Of the 1023 pediatric patients included (Table 1), only 1 (0.1%) received all baseline and follow-up monitoring (Table 2). The proportion of patients with at least 1 monitoring increased from 2002 to 2011 (baseline, 50.5% to 60.5%; P < .001 and follow-up, 45.1% to 55.3%; P = .005). At least 1 AE was identified in 130 of 538 patients (24.2%) with any follow-up monitoring. The most frequent AEs were weight gain and elevated triglyceride level.

Table Graphic Jump LocationTable 1.  Baseline Characteristics of a Commercially Insured Pediatric Population Receiving SGA
Table Graphic Jump LocationTable 2.  Overall and Individual Metabolic Monitoring Measures and Adverse Effect Rates in 1023 Patients

In our retrospective analysis of more than 1000 commercially insured pediatric patients newly initiated to take an SGA, we identified that patients rarely received both recommended baseline and follow-up monitoring. Despite this low rate of monitoring, we identified a metabolic AE in 13% of all patients during follow-up.

Receipt of any metabolic monitoring increased modestly over our study period and may have reflected increased awareness of SGA risks by physicians and families. However, monitoring increases were not in proportion to the recognized risk for type 2 diabetes mellitus evident in youth after 1 year of SGA exposure.1

Our low rates of follow-up monitoring for glucose (11.8%) and lipid (9.8%) levels are numerically lower than those reported in Medicaid pediatric patients (31.6% and 13.4%, respectively).6 However, we used a more narrowly defined time frame for follow-up (ie, 84 days vs 180 days). Nevertheless, our results suggest that monitoring performance may not be influenced by an integrated health care environment.

Our study was limited by the retrospective data collection from a single health plan that only examined short-term rates of metabolic AEs and did not capture nonadherence to monitoring orders. However, the rate of AEs we observed supports the importance of metabolic monitoring and the need to identify specific barriers to metabolic monitoring in all health care environments.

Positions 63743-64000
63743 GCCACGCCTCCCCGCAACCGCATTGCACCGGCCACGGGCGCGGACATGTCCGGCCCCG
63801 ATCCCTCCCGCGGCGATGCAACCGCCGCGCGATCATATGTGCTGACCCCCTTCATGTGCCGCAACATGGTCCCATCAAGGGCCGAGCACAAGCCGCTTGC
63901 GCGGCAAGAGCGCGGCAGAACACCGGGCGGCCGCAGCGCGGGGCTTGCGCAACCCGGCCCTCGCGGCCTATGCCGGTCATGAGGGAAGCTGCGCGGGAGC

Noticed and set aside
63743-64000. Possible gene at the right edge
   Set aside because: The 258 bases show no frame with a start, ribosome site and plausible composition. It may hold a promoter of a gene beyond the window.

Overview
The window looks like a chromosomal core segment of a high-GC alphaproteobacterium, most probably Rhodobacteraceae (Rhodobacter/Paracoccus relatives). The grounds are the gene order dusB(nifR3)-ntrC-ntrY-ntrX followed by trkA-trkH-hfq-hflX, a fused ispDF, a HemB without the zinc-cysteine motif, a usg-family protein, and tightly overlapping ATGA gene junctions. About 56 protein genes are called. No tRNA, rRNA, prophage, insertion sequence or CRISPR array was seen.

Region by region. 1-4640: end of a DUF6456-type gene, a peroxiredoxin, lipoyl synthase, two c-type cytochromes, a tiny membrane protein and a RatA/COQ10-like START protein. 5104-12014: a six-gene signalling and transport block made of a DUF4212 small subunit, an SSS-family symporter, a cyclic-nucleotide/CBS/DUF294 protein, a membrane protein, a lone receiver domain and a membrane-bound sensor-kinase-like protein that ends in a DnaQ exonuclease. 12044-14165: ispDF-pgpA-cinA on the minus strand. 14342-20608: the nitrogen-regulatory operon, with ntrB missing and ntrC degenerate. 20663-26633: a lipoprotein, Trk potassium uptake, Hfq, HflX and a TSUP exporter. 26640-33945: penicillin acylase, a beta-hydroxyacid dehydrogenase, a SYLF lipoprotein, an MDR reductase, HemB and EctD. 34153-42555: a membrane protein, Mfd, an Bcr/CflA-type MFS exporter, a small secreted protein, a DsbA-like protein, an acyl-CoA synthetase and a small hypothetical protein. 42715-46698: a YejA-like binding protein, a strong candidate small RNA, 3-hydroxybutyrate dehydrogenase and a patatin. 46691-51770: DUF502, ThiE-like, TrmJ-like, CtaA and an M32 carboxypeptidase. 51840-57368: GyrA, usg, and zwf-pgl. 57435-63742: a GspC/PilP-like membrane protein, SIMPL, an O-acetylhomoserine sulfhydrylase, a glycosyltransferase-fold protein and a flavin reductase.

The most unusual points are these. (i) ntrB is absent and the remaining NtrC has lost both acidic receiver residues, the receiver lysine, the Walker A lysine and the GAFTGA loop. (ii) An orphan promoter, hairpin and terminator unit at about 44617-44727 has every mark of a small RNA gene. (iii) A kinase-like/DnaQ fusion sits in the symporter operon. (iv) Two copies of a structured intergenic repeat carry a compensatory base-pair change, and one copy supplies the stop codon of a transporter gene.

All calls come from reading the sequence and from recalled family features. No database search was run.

Corresponding Author: Thomas Delate, PhD, MS, Kaiser Permanente Colorado, 16601 E Centretech Pkwy, Aurora, CO 80011 (tom.delate@kp.org).

Published Online: May 5, 2014. doi:10.1001/jamapediatrics.2014.224.

Author Contributions: Drs Delate and Kauffman had full access to all of the data in the study and take responsibility for the integrity of the data and the accuracy of the data analysis.

Study concept and design: All authors.

Acquisition, analysis, or interpretation of data: Delate, Kauffman, Botts, Gaughan.

Drafting of the manuscript: Delate, Kauffman, Wong.

Critical revision of the manuscript for important intellectual content: Delate, Kauffman, Botts, Gaughan.

Statistical analysis: Delate, Kauffman.

Obtained funding: Delate, Kauffman.

Administrative, technical, or material support: Kauffman.

Study supervision: Delate, Botts.

Conflict of Interest Disclosures: None reported.

Funding/Support: This study was funded primarily by the Kaiser Permanente Colorado Pharmacy Department. Additional funding was provided by a Pharmacy Ambulatory Care Practice & Research Network seed grant from the American College of Clinical Pharmacy.

Role of the Sponsor: The funders had no role in the design and conduct of the study; collection, management, analysis, and interpretation of the data; preparation, review, or approval of the manuscript; and decision to submit the manuscript for publication.